Review: Soldier of Gideon

Soldier of Gideon

soldierofgideoncover

The Casca series takes its path to the Arab-Israeli wars hinted at in the first book. Soldier of Gideon is a “modern” Casca, as opposed to the ancient Cascas. Taking place in the Six Day War, it’s typical of later Cascas-formulaic but good.

The action-packed book is in this kind of particular subgenre of war story that’s more gory and grisly than a John Wayne-style sanitized work, but still far more over the top and spectacular than a truly grounded novel. This isn’t a bad thing, but it’s interesting.

(Sidenote: For whatever reason, historical war fiction isn’t usually my cup of tea. I’ve read good examples, but it just doesn’t grab me the way action-adventure or even technothrillers do. That being said, I have read enough to tell which slot Soldier of Gideon fell into)

The Arab armies seem to use primarily western equipment (to the extent that only Jordan did in the historical war)  with a few IS-3 tanks thrown in as level bosses challenging encounters. Casca and friends go to every theater of the war. In the process, Sadler demonstrated both his greatest strength and greatest weakness as the series dragged on.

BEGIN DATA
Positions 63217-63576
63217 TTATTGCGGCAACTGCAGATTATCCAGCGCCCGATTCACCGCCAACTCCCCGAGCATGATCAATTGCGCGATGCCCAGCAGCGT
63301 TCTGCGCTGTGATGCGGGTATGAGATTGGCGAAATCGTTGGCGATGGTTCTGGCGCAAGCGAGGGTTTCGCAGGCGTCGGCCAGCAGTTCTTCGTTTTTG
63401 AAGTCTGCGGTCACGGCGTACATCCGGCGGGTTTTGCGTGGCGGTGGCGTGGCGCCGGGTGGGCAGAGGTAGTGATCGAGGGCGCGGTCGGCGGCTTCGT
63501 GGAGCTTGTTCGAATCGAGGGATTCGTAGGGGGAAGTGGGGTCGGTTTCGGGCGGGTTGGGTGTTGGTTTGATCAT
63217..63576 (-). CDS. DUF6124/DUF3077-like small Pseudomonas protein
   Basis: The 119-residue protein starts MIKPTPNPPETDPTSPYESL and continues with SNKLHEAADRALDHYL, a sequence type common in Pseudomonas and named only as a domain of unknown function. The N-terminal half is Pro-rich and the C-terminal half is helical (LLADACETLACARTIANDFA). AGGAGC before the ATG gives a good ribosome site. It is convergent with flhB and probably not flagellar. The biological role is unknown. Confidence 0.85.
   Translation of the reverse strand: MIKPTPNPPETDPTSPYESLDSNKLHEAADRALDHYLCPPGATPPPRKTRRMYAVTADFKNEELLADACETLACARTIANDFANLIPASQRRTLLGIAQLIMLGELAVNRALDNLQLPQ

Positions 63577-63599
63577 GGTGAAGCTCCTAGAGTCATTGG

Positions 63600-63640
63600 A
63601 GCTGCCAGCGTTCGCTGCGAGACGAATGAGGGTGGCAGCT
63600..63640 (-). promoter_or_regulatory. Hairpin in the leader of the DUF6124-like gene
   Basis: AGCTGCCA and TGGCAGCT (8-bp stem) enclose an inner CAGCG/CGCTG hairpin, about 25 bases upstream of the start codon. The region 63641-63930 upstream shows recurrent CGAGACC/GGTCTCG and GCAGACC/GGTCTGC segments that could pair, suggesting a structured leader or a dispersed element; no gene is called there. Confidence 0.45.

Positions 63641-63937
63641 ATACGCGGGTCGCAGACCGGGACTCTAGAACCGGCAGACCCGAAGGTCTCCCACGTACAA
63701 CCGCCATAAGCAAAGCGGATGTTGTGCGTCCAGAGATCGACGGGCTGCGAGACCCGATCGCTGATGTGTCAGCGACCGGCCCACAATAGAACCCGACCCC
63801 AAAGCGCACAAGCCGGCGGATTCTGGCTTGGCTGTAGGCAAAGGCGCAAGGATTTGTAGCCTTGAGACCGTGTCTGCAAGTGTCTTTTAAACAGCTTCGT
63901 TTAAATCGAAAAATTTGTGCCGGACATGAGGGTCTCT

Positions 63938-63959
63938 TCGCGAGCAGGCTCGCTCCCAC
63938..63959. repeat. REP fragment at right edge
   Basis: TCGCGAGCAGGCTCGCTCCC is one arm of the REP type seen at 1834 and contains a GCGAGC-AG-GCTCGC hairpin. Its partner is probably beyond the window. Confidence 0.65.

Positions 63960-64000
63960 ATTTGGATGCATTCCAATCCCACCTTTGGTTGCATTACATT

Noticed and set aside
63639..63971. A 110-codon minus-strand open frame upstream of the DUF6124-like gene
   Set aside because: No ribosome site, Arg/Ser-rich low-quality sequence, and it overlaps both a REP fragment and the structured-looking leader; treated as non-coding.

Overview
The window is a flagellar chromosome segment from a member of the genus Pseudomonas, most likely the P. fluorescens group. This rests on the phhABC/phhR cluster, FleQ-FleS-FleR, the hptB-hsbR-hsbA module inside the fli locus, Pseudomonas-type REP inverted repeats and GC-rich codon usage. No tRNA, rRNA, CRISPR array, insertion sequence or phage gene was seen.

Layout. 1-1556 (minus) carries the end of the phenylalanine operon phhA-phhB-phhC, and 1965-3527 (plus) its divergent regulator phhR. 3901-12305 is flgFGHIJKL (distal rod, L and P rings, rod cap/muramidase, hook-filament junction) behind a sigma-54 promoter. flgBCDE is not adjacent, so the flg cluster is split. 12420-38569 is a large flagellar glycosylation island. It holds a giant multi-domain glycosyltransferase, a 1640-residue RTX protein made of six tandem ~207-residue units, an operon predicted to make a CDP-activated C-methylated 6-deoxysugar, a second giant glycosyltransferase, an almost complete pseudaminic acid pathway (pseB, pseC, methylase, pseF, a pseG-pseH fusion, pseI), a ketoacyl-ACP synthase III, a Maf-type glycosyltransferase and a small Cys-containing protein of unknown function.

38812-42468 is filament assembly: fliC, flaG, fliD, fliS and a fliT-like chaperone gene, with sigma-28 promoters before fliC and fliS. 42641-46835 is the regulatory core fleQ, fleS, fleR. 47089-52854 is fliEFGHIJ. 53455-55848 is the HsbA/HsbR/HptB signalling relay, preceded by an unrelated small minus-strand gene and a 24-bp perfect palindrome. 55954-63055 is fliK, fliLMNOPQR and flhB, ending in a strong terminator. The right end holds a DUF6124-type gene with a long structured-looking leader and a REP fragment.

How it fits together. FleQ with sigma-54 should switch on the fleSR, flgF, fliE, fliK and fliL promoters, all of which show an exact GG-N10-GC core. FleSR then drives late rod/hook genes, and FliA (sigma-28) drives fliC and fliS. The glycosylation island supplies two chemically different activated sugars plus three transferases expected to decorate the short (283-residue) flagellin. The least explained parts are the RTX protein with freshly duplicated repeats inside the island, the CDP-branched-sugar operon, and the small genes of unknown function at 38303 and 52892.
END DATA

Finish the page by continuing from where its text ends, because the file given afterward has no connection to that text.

The greatest strength is managing to maintain dramatic tension and fluid excitement in a story that features A: A historically decisive blowout victory, and B: An immortal protagonist. This is no easy task, and it’s a sign of Sadler’s proficiency that Casca never devolves into the “unironic One Punch Man” that it could have.

However, the other side of the coin is the almost complete lack of interest in using the immortal protagonist who’s lived for thousands of years, met every important Eurasian historical figure in that time, and is linked personally to Christianity as anything but a placeholder to build period pieces around. While cheap thrillers like these aren’t philosophical works, the wasted potential is still very high.